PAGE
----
Lent, also, is a space between the past and the future. We look back at our spiritual struggles and wandering, and we look ahead to redemption and resurrection. Lent is an annual reminder that we are neither chained to our past nor fully living our future. In Luke’s Gospel, we’ve been following Jesus through the spaces between his Galilean ministry and his redemptive mission at the cross. Today we jump to John 12:1-8 for a poignant, personal glimpse into one of those spaces. All four Gospels record a woman anointing Jesus. Scholars love to debate the identity of the women and the exact occasions of the anointings. That could be another fun Bible study, but too detailed for a sermon. I will tell you this much. Matthew 26 and Mark 14 are almost certainly reporting the same incident. I believe Luke 7 was a different woman much earlier in Jesus’ ministry. While I can’t prove it, I suspect John 12 is the same woman and incident as Matthew and Mark, that John has told in his own way of making the dramatic transition to the events of Holy Week.
Six days before the Passover Jesus came to Bethany, the home of Lazarus, whom he had raised from the dead. 2There they gave a dinner for him. Martha served, and Lazarus was one of those at the table with him. 3Mary took a pound of costly perfume made of pure nard, anointed Jesus’ feet, and wiped them with her hair. The house was filled with the fragrance of the perfume. 4But Judas Iscariot, one of his disciples (the one who was about to betray him), said, 5“Why was this perfume not sold for three hundred denarii and the money given to the poor?” 6(He said this not because he cared about the poor, but because he was a thief; he kept the common purse and used to steal what was put into it.) 7Jesus said, “Leave her alone. She bought it so that she might keep it for the day of my burial. 8You always have the poor with you, but you do not always have me.”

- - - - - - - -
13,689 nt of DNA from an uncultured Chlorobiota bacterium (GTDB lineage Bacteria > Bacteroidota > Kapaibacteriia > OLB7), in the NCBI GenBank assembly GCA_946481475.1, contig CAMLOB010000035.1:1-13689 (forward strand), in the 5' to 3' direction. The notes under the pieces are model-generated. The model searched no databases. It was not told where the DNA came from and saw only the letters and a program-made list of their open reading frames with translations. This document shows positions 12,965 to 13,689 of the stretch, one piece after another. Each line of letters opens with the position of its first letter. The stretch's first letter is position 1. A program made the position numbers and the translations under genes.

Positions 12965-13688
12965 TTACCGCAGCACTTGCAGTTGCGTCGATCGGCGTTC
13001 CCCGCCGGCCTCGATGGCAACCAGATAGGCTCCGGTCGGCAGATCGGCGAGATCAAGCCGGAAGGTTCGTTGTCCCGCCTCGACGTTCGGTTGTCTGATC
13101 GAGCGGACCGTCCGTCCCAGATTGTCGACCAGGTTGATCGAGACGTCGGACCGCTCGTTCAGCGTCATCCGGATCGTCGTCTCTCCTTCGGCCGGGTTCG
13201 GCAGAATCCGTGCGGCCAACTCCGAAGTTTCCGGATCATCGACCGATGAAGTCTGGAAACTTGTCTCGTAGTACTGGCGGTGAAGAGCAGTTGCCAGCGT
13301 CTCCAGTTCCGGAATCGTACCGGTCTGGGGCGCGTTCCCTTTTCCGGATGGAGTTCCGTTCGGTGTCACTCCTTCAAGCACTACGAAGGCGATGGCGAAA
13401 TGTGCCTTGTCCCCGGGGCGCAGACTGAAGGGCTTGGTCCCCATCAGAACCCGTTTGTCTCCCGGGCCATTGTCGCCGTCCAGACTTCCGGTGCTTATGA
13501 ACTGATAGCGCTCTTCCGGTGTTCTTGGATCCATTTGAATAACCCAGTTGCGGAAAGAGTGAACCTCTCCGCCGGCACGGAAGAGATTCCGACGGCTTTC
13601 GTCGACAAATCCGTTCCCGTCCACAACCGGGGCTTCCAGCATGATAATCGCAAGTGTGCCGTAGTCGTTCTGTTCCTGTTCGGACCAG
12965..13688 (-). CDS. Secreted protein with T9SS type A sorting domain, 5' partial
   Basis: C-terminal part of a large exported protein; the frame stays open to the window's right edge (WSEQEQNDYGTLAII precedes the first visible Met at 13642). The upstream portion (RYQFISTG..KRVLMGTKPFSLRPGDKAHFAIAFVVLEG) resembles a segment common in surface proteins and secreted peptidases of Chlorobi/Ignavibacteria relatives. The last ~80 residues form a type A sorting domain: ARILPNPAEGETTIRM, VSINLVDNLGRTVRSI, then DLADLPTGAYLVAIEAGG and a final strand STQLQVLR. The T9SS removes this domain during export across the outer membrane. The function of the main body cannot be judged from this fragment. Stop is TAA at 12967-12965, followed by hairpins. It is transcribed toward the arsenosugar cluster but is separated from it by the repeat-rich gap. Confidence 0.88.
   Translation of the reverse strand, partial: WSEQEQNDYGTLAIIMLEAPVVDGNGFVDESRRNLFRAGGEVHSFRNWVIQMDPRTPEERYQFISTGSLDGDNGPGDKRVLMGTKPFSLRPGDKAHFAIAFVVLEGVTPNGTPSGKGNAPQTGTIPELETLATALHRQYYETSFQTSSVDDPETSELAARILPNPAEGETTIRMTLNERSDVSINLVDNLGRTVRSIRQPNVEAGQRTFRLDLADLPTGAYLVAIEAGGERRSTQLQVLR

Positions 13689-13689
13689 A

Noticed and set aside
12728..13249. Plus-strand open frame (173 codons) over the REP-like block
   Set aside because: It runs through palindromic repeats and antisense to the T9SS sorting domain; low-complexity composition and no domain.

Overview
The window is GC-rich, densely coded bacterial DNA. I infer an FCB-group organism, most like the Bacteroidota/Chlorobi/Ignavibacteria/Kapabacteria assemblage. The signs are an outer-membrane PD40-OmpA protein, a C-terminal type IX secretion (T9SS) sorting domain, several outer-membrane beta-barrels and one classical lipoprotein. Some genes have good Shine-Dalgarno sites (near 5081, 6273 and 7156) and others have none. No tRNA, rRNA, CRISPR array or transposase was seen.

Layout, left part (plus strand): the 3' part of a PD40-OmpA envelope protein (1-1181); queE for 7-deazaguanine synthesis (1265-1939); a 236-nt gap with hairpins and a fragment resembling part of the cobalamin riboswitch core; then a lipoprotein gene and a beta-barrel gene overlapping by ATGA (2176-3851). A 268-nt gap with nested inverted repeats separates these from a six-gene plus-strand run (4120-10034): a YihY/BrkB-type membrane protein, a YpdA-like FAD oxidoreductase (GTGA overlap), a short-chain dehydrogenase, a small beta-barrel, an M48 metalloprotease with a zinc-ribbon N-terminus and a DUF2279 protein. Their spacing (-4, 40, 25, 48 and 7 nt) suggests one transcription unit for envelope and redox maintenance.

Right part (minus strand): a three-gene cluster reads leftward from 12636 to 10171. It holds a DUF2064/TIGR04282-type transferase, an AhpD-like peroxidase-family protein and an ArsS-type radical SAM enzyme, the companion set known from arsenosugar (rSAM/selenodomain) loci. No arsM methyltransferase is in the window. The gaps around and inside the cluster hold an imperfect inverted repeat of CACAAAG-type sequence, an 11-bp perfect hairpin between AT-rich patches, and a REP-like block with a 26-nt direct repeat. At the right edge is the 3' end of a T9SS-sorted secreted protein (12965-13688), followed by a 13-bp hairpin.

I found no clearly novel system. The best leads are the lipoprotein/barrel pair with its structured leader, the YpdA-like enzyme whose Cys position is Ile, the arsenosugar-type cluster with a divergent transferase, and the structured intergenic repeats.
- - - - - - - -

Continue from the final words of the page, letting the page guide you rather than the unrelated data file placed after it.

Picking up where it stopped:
The dinner for Jesus at Bethany seemed to be out of gratitude for the raising of Lazarus. Though unlikely that Mary bought the perfume thinking of Jesus’ burial, he pointedly turned it into a stark precursor of his death.
When Jesus quoted Deuteronomy 15:11 about always having the poor, both the context of that verse and his own life, preclude using it to rationalize withholding generosity from the poor. By saying “you do not always have me,” he focused this occasion on his coming death.
For Mary to anoint and let her hair down in public to wipe the feet of a man who was not her husband was scandalous intimacy. I have posted some art work that gives a sense of this at the QR code or web address on the back of the bulletin. In these passages, I believe I hear the voice of God in the spaces between the past and the future inviting us to a similarly close relationship with Jesus.
In Isaiah 43:21, God called Judah “the people I formed for myself so that they might declare my praise.” Each time we see Mary of Bethany, she is an icon of deep closeness with Jesus: the dinner in Luke 10:38-42, the death of her brother Lazarus in John 11:28-33 and the anointing we read today.
When Paul wrote in Philippians 3:8, 10 that he wanted to know Christ, he wasn’t thinking of a seminary degree. He wanted to be so absorbed in Jesus that he could live every day by the power of Jesus’s resurrection.
Paul also knew that for Jesus’ resurrection to be his daily reality, not just a past event or future hope, he would also share the fellowship of his suffering. To be with Jesus in the spaces between the past and the future is to be with him wherever people suffer as you journey toward the future with hope.
As we read that Paul pressed “on toward the goal for the prize of the heavenly call of God in Christ Jesus,” we need to be careful to realize he had not just replaced one form of human spiritual exertion with another. Rather, like Paul we can be confident that Jesus has made us his own, so as we live in the spaces between the past and the future, we are increasingly congruent with Jesus.